WARR baseball writer Kevin Luchansky writes about the Cubs and the White Sox weekly for WARR.com.
Check out Kevin’s daily baseball betting picks on NorthSideWire.
In a fashion which Cubs management and fans are all too familiar with, their beloved team blew a 2-0 lead in the 9th inning to the visiting New York Yankees Wednesday afternoon and eventually fell 4-2 in 13 innings.
The significance of this loss — which came a day after it became the first team to beat Masahiro Tanaka since 2012 — , however, is not the fashion in which the Cubs lost, but to the pitcher to whom it prevented from grabbing his first win: Jeff Samardzija, he of the MLB-leading ERA of only 1.46.
Samardzija, whose ERA is a full .39 points greater than the next man behind him, Adam Wainwright, has an 0-4 record this season despite Quality Starts (QS) in eight of his 10 starts this season. Samardzija’s numbers have even been good enough to accumulate a win and a half (1.5) in WAR.
As baffling as the numbers themselves are, they don’t overshadow the main question I have about Samardzija’s breakthrough: how has he become such a consistently above-average starter this season?
Well, it starts with the ace’s improved walk rate, which currently sits at 2.78 this year, a number based on a nine-inning average. That number is just half of what he posted (5.11) in 2011 and a half-walk lower than last season’s mark, but it doesn’t end there. The Shark has also drastically improved his ability to keep the ball in the yard, allowing on average just 0.26 home runs per game, a far cry better than last year’s mark where he was serving up at least a home run per game.
Ironically, Samardzija is averaging almost a full two strikeouts less per game this season than he did in 2013, but with the numbers he’s thrown together, I highly doubt that’s a concern of pitching coach Chis Bosio.
More Magic in the Rotation
Speaking of Bosio, what an excellent job he’s done this season with reclamation project Jason Hammel. Hammel was an afterthought for a lot of teams after an up and down career and the fact that he’s now 33 years of age, but the Cubs saw an opportunity to turn him into a solid no. 3 starter and so far, so good.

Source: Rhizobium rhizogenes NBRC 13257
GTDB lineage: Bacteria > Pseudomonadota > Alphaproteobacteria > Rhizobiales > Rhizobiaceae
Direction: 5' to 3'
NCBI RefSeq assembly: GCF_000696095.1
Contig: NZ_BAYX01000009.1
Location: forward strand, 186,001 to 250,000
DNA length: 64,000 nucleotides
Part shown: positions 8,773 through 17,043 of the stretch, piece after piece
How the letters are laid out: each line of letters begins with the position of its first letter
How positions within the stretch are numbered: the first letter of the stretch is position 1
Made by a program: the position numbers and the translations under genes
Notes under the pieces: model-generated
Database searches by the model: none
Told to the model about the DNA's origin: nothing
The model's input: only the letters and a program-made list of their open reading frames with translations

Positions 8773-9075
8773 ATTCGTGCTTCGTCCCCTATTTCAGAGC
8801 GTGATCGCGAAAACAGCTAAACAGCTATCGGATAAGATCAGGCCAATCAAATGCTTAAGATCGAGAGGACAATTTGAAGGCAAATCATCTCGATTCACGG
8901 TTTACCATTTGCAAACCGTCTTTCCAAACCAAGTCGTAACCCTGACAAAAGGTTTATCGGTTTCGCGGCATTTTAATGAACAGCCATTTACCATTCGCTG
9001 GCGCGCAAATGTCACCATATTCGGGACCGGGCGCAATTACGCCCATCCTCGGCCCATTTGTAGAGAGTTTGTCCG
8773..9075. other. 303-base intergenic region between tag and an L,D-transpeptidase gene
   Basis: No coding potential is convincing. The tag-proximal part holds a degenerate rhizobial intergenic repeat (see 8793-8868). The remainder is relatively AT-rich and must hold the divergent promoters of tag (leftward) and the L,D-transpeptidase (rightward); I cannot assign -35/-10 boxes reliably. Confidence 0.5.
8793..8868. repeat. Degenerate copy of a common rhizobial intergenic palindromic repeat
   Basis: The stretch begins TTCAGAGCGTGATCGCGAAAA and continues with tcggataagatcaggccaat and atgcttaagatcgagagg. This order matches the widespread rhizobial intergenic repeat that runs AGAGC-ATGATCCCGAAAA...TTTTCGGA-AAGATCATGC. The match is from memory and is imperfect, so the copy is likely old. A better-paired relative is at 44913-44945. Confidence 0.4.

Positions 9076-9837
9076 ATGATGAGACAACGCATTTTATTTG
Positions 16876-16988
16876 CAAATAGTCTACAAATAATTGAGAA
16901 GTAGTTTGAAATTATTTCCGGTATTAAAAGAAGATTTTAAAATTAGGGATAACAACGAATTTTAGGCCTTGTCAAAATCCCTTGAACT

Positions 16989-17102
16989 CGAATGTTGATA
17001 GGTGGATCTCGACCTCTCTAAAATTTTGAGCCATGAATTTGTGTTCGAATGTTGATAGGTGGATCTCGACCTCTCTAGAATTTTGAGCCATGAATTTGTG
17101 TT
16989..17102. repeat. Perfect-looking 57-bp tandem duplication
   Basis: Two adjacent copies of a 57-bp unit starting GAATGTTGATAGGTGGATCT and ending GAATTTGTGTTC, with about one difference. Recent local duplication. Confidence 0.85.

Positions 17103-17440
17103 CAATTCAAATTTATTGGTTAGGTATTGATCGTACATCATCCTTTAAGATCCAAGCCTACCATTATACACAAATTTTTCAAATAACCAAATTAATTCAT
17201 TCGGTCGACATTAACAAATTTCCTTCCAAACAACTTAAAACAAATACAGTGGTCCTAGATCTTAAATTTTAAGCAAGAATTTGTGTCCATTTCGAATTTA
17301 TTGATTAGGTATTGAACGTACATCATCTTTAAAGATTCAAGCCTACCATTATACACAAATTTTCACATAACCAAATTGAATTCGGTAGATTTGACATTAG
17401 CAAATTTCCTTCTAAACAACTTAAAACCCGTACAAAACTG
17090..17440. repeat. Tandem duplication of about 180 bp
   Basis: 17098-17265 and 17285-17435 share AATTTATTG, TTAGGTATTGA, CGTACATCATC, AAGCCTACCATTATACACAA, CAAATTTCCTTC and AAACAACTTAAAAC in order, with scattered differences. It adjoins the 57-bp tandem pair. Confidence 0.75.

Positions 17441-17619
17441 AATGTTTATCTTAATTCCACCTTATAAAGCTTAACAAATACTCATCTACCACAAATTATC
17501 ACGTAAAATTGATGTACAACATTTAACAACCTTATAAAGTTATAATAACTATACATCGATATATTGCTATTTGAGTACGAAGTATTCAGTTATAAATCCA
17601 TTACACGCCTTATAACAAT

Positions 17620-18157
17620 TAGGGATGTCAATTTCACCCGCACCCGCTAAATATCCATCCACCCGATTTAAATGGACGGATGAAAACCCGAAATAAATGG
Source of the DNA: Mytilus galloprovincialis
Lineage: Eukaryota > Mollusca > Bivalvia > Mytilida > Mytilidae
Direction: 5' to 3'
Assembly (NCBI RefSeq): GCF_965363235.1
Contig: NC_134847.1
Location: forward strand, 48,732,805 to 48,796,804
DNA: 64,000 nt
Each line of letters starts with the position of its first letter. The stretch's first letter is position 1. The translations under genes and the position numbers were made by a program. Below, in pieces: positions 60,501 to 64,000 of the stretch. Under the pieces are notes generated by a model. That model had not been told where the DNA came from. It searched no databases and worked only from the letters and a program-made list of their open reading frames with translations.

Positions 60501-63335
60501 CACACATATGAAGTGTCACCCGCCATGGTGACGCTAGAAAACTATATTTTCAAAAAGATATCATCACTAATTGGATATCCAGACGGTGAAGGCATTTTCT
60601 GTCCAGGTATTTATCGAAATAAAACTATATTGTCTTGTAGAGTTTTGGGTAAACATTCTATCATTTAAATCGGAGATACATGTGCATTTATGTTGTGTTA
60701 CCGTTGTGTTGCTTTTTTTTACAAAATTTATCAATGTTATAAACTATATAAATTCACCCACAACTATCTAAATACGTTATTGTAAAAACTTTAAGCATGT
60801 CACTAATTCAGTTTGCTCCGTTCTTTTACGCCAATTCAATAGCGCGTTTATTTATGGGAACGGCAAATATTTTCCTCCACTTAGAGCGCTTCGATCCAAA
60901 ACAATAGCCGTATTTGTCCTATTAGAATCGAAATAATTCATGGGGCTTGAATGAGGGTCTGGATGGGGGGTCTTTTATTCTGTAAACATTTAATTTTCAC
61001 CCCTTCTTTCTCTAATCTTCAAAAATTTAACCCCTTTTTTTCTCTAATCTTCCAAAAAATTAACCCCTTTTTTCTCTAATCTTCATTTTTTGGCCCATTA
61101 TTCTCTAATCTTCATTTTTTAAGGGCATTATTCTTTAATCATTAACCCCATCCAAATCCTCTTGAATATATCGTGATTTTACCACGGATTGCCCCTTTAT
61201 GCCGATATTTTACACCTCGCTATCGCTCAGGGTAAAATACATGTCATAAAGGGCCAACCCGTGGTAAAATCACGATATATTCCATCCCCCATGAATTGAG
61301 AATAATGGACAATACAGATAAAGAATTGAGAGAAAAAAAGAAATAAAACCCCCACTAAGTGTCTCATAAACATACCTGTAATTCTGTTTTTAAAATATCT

Hammel spent his 2014 campaign with the Orioles, posting a 7-8 record and an inflated ERA of just under 5. He’s left his troubles behind in Camden Yards, as he’s already posted five wins this season and a shiny 2.91 ERA to boot. Like Samardzija, Hammel has also benefited by drastically cutting down his walks per 9 innings mark, down from a 3.1 mark to a 1.9 this season. It almost goes without saying, but a large drop in ERA can usually be attributed to handing out less free passes to first. In addition to that, Hammel’s also benefited from a much lower Batting Average on Balls In Play (BABIP) this year, which suggests his pitches have better movement this year, and thus batters are not making great contact with the ball.
When it comes to the bullpen, however, Bosio has had his work cut out for him from the get-go. After showing a lot of promise in his first few outings in the closer’s role, Hector Rondon has been a little shaky recently, blowing a save in his most recent outing and having some control issues. Still, with swing-and-miss stuff at his disposal, Rondon should be able to find the plate again and convert most saves without too much trouble. Still, the rest of the bullpen really needs work.
The main culprits in this bullpen, which has posted a 3-12 record, are Jose Veras and Pedro Strop, but they aren’t alone in their struggles. Collectively, the Cubs’ pen is going to have to find a way to strand more runners, reduce walks and keep the ball in the yard if they expect to win any of these games with tight scores in late innings that they so often seem to find themselves in. But as Wednesday showed, that’s easier said than done.
Follow Regal Radio on Twitter @regalradio1 and on Facebook under Regal Radio; follow Kevin on Twitter @kpLUCH